How’s this for a winning recipe: take the iconic 250 GT Lusso and add more power and even more muscular styling. That’s what Ferrari did in 1964, with the resulting car named the 275 GTB. Of course, much more than that actually went into this car’s development, with several new technologies engineered into it. The 275 remained in production from 1964 until 1968, but it received significant updates just one year into production.
While the 250 models employed a 3.0-litre engine, the 275 received a larger and more powerful 3.3-litre Colombo V12. Power was officially rated at 280 bhp, but some cars reportedly made a remarkable 300 horses. To help deliver that power to the wheels, a transaxle assembly was used for the first time on any road-going Ferrari. While common these days, this was a ground-breaking approach to automotive engineering in the 1960s. Another innovative feature was the independent rear suspension, replacing the common live rear axles used on most other Ferraris up to that point. While these were new technologies to the Italian brand’s production cars, they had been tested vigorously on the track in the grand Ferrari tradition of developing technology on the track before installing it on production models.
The Contented Shark
Compared to its predecessor, the 275 was a much more aggressively styled car. Pininfarina gave the car muscular haunches that arc over the rear wheels, while the shark-gill vents on the sides look positively menacing. Up front, a larger grille and recessed, plexiglass-covered headlamps give the car a sporty, albeit happy, face. The 275 GTB received some minor styling tweaks in 1965, such as an extended front fascia. The updated car was referred to as the Series Two, although most prefer to call these the “long nose” 275 GTBs, compared to the “short nose” 1964 models. Also new for 1965 were a flat bonnet and 10-hole wheels replacing the starburst-style rims from the previous year.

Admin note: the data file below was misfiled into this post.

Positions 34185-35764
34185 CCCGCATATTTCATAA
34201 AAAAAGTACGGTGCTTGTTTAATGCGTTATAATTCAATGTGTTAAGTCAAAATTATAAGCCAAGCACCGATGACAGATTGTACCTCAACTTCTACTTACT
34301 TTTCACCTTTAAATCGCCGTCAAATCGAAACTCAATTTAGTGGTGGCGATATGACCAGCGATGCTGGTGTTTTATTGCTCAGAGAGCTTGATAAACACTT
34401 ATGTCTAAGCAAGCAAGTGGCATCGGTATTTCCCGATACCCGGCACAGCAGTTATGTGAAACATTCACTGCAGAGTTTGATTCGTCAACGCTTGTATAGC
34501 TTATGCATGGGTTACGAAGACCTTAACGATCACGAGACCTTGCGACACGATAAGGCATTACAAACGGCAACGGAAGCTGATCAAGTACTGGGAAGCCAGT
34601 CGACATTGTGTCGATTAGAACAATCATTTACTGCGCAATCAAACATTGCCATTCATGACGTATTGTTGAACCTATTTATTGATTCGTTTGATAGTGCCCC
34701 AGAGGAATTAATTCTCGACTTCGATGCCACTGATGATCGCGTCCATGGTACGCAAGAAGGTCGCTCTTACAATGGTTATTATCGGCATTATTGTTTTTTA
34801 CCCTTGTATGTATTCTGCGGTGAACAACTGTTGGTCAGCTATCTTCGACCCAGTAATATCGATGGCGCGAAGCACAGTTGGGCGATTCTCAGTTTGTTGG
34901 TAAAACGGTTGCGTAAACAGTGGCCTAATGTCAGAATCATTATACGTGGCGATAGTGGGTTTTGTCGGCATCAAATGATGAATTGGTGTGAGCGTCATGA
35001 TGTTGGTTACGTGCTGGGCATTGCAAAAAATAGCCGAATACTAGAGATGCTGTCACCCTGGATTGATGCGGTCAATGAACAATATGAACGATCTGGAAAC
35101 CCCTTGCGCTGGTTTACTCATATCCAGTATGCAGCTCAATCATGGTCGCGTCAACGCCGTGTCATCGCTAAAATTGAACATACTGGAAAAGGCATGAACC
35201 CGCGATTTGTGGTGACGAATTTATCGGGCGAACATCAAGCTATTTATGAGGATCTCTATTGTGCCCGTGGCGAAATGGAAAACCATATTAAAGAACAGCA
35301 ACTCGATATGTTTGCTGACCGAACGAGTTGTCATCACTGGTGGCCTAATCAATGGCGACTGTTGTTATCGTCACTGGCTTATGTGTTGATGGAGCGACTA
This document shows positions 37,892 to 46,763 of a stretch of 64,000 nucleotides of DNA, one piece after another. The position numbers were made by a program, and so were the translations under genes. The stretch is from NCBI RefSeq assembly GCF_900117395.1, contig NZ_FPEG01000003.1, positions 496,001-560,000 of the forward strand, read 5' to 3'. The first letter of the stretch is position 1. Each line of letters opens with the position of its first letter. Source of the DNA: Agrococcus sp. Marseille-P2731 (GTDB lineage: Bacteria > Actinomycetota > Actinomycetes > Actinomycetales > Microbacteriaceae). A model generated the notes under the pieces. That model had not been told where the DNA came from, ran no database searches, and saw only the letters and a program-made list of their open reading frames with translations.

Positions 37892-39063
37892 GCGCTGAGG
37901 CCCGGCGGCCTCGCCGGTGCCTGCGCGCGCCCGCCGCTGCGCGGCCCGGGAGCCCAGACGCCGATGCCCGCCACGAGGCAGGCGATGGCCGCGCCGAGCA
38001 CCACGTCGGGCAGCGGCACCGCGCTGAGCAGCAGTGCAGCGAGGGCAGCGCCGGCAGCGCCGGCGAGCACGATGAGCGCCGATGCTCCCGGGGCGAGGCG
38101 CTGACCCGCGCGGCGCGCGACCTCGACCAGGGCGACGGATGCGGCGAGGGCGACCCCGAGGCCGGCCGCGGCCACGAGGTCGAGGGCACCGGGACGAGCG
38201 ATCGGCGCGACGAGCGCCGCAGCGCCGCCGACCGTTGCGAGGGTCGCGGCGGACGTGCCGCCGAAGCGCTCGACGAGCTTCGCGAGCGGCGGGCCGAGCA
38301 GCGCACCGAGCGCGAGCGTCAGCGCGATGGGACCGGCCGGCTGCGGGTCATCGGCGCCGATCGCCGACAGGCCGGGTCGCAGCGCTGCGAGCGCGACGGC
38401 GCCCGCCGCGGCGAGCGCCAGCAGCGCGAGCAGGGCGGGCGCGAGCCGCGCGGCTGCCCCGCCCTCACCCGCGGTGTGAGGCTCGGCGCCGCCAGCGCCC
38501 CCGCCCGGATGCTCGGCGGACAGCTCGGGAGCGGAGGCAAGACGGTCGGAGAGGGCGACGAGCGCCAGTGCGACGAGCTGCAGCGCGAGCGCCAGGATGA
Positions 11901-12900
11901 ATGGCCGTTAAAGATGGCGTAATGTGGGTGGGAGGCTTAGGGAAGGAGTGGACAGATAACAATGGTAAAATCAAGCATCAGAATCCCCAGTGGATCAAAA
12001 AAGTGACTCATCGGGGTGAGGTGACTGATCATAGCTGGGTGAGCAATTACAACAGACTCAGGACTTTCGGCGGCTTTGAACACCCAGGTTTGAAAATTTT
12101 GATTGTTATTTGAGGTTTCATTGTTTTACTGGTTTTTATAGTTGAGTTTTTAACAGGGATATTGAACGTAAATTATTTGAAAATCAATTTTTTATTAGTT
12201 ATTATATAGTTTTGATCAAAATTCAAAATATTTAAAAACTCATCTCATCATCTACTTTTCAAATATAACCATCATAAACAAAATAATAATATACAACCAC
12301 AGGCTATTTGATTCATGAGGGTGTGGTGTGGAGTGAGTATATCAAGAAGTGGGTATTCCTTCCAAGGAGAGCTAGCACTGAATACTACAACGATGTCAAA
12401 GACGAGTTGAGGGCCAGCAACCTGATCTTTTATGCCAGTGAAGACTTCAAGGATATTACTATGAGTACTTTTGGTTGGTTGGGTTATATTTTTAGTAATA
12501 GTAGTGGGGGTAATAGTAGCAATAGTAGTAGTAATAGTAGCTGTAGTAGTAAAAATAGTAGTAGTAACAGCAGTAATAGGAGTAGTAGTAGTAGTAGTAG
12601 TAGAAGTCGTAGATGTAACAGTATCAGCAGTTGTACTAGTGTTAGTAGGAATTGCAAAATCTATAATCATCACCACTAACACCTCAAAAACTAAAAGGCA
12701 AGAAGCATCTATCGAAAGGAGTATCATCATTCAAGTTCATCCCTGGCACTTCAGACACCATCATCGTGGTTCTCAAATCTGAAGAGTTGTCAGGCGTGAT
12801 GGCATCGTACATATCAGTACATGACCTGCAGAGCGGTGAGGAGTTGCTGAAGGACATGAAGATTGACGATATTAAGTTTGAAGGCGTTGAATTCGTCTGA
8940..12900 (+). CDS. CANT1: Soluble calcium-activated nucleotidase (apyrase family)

The Ferrari 275 GTB remains one of those everlasting Pininfarina designs the company is famous for. While not quite as rare as many of Ferraris other early models, the 275 and its variants such as the GTB/C and especially the NART (North American Racing Team) versions have seen spectacular values coming in at auction.